I'm pretty sure this is what I was seeing when I first tested a Banggood 3.5W laser and found it a bit disappointing that it didn't seem any more powerful than my 2.5W unit...
 
All,

Thurmond "Tritium" Moore informed me that several FliteTest "residents" ("RAM", "Bricks", "Tritium", etc.) had discovered my CNC-driven foam cutter... I found their posts in the "$150 Laser Cutter" thread. After snooping around a bit more, it appears there is interest in an economical alternative to lasers, modified plotters, sewing machines, etc. for cutting foam sheets.

Basically my foam cutter is a very fast reciprocating needle -- like a sewing machine -- mounted on your CNC machine. Set in a feed rate that yields 10-15 strokes/mm and you can cleanly cut DTF (paper on), blue-cor fanfold foam, etc. Pin a sheet of foam board onto the bed of your CNC, load in the plane's gcode, set the origin, and start the machine. Twenty minutes or so later you have a sheet of parts that are accurately cut, easily punched out, and hot-glued together. Score cuts are no problem.

The foam cutter itself can be built and easily adapted to your CNC machine for less than $20 worth of parts (less if you're a scrounger) and a little bit of your time. If you are interested in building one for yourself, I'm more than happy to monitor this thread, answer questions, and further interact here but rather than repeat *everything* I'll also provide (in a following post) links to other threads/sites that deal with the active design/development of this foam cutter and Ryan "Allted" Zellars' fantastic Mostly Printed CNC... and provides you with all the information you need to build and adapt one to your needs. -- David "dkj4linux" Johnson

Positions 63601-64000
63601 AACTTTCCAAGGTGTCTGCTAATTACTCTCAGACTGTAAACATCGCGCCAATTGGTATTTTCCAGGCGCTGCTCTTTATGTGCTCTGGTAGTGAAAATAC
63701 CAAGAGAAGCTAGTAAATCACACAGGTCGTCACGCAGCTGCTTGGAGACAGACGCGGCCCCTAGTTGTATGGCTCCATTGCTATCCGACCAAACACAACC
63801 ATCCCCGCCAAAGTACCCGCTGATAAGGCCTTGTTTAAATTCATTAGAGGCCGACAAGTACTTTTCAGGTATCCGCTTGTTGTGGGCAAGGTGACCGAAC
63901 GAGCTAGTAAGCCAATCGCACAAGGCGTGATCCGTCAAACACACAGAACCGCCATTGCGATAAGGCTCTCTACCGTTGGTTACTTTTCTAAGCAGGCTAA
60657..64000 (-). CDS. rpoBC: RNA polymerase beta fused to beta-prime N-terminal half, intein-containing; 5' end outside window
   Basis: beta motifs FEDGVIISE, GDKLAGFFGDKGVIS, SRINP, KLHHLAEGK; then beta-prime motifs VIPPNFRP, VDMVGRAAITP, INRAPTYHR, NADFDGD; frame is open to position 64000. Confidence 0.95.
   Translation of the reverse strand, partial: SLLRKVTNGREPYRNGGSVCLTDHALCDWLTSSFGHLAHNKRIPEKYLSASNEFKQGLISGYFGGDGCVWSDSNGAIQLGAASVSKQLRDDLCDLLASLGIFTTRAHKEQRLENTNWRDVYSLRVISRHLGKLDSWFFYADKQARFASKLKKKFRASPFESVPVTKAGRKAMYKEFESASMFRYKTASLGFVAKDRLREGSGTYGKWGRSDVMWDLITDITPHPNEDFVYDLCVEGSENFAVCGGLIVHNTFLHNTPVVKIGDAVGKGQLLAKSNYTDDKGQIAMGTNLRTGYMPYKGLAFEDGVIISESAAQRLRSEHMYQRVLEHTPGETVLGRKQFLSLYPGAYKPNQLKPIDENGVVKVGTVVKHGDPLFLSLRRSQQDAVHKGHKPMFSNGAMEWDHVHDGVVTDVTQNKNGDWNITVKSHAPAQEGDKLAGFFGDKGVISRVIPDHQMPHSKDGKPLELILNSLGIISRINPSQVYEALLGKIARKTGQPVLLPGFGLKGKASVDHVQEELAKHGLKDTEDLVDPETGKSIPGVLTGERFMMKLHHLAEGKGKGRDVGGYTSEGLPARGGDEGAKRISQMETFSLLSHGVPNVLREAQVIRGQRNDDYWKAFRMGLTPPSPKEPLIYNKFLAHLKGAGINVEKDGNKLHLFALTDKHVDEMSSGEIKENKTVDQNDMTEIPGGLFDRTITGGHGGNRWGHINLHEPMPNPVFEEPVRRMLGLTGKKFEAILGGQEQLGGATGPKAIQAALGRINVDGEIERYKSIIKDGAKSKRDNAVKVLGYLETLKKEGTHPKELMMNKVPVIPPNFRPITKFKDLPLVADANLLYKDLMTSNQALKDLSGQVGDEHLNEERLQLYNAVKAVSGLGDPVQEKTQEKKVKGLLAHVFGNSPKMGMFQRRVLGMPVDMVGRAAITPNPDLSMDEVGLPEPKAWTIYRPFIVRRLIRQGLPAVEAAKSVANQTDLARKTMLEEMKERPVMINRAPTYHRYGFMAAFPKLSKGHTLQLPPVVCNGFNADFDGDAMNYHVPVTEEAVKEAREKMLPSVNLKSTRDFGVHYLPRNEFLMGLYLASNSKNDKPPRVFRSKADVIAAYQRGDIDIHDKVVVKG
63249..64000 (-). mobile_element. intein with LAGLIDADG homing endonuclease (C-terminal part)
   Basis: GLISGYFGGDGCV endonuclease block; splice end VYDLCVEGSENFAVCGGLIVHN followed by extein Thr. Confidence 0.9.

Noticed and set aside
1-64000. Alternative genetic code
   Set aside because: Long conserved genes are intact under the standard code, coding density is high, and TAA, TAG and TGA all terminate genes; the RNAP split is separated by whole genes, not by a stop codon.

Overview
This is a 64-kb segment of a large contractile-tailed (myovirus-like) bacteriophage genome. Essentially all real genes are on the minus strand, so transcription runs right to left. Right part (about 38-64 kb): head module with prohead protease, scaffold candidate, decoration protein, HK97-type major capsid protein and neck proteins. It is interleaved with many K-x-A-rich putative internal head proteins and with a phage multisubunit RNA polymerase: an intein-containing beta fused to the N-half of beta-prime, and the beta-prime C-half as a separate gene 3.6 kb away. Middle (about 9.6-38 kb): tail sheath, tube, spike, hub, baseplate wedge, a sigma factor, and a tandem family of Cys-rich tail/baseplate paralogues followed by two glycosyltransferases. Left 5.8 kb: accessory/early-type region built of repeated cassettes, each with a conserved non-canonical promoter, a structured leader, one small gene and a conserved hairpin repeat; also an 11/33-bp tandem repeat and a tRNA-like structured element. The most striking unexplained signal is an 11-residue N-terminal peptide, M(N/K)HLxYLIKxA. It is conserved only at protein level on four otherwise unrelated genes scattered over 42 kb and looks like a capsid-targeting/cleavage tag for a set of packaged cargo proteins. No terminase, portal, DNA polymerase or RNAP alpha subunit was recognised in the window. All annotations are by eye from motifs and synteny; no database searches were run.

All,

Thurmond "Tritium" Moore informed me that several FliteTest "residents" ("RAM", "Bricks", "Tritium", etc.) had discovered my CNC-driven foam cutter... I found their posts in the "$150 Laser Cutter" thread. After snooping around a bit more, it appears there is interest in an economical alternative to lasers, modified plotters, sewing machines, etc. for cutting foam sheets.

Basically my foam cutter is a very fast reciprocating needle -- like a sewing machine -- mounted on your CNC machine. Set in a feed rate that yields 10-15 strokes/mm and you can cleanly cut DTF (paper on), blue-cor fanfold foam, etc. Pin a sheet of foam board onto the bed of your CNC, load in the plane's gcode, set the origin, and start the machine. Twenty minutes or so later you have a sheet of parts that are accurately cut, easily punched out, and hot-glued together. Score cuts are no problem.

The foam cutter itself can be built and easily adapted to your CNC machine for less than $20 worth of parts (less if you're a scrounger) and a little bit of your time. If you are interested in building one for yourself, I'm more than happy to monitor this thread, answer questions, and further interact here but rather than repeat *everything* I'll also provide (in a following post) links to other threads/sites that deal with the active design/development of this foam cutter and Ryan "Allted" Zellars' fantastic Mostly Printed CNC... and provides you with all the information you need to build and adapt one to your needs. -- David "dkj4linux" Johnson